Dyslexia

Last Updated: 11/10/2020 5:29 PM

Senate Enrolled Act (SEA) 217 

  • Effective beginning the 2019-2020 school year, SEA 217 requires that Indiana’s public and charter schools identify, as early as possible, struggling readers who show risk factors for dyslexia.  
  • In practice, that means that all kindergarten through second grade students participate in a universal screener to check six different skill areas. These areas are: 
    • phonological and phonemic awareness (ability to separate and change sounds in words), 
    • alphabet knowledge (identify and name letters), 
    • sound symbol relationship (phonics), 
    • decoding (reading words), 
    • rapid naming (quickly name common objects), and 
    • encoding (spelling)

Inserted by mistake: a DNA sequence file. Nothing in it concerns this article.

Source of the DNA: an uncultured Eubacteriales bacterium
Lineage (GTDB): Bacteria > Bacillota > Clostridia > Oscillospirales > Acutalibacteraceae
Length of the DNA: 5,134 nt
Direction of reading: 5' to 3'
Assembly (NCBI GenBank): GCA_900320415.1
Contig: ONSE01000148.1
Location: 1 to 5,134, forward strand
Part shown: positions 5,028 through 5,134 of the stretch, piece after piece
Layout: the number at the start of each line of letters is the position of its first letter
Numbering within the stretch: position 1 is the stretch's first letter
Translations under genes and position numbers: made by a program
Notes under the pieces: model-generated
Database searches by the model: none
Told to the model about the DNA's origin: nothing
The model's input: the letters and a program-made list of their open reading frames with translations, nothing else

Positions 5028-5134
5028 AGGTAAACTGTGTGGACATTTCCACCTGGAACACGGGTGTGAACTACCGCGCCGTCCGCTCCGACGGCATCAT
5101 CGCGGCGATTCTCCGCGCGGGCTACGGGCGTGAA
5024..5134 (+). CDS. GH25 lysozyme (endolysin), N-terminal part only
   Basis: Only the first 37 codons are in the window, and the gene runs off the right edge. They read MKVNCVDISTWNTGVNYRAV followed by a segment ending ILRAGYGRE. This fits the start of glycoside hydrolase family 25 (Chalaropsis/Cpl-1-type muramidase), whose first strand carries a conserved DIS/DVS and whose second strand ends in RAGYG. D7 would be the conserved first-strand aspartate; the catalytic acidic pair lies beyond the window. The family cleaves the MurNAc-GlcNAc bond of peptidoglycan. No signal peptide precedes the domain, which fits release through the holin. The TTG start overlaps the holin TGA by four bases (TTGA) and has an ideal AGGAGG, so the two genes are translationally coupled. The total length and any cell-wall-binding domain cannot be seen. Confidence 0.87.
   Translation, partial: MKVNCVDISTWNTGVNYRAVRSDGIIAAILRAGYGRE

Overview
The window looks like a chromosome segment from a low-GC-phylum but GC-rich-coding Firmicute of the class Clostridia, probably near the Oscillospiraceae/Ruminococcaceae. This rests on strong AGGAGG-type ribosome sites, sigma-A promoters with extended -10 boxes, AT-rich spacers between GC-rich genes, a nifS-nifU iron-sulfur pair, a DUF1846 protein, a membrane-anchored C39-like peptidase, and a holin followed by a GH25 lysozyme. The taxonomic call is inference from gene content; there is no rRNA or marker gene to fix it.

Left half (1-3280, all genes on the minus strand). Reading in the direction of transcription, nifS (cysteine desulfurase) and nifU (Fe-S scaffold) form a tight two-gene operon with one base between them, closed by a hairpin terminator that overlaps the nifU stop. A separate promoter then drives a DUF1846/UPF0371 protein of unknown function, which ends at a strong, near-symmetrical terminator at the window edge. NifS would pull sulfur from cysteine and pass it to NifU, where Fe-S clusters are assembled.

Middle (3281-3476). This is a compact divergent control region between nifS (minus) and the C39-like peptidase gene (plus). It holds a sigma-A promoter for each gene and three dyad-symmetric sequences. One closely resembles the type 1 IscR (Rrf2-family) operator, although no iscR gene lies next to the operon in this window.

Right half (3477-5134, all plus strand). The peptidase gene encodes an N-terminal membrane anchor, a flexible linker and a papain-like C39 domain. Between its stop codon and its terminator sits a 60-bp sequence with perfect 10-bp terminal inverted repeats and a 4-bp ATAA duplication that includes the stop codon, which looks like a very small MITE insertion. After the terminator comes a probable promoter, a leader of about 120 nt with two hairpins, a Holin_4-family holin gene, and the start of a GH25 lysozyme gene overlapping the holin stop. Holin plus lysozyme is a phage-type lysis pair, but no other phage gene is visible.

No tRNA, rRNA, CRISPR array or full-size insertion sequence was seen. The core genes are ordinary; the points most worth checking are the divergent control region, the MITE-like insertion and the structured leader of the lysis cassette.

• Students who fall below benchmark on the universal screener may be “at risk” or “at some risk” for the characteristics of dyslexia and need extra help to learn these skills. 
  • Schools inform families if students score below benchmark, sharing the child’s scores, information about the characteristics of dyslexia, and next steps to acquire more specific information on the student’s skills and where to start intervention lessons. 
  • Intervention lessons use multiple approaches for  learning the skills needed to be a successful reader. Throughout the year, schools inform and update parents on student progress. 
  • This does NOT mean a child is receiving special education support. Instead, schools use strategic and multi-sensory approaches to build skills needed for reading. 
  • At any point during this process, parents or the school may request a full special education evaluation to see if their child may qualify with a specific learning disability. 
  • During the 2019-2020 school year, sixty-nine K-2 students participated in the digital iRead Foundational Reading Intervention Program. Due to the closure of schools caused by the Pandemic, no students were identified with a specific learning disability as a result of this process.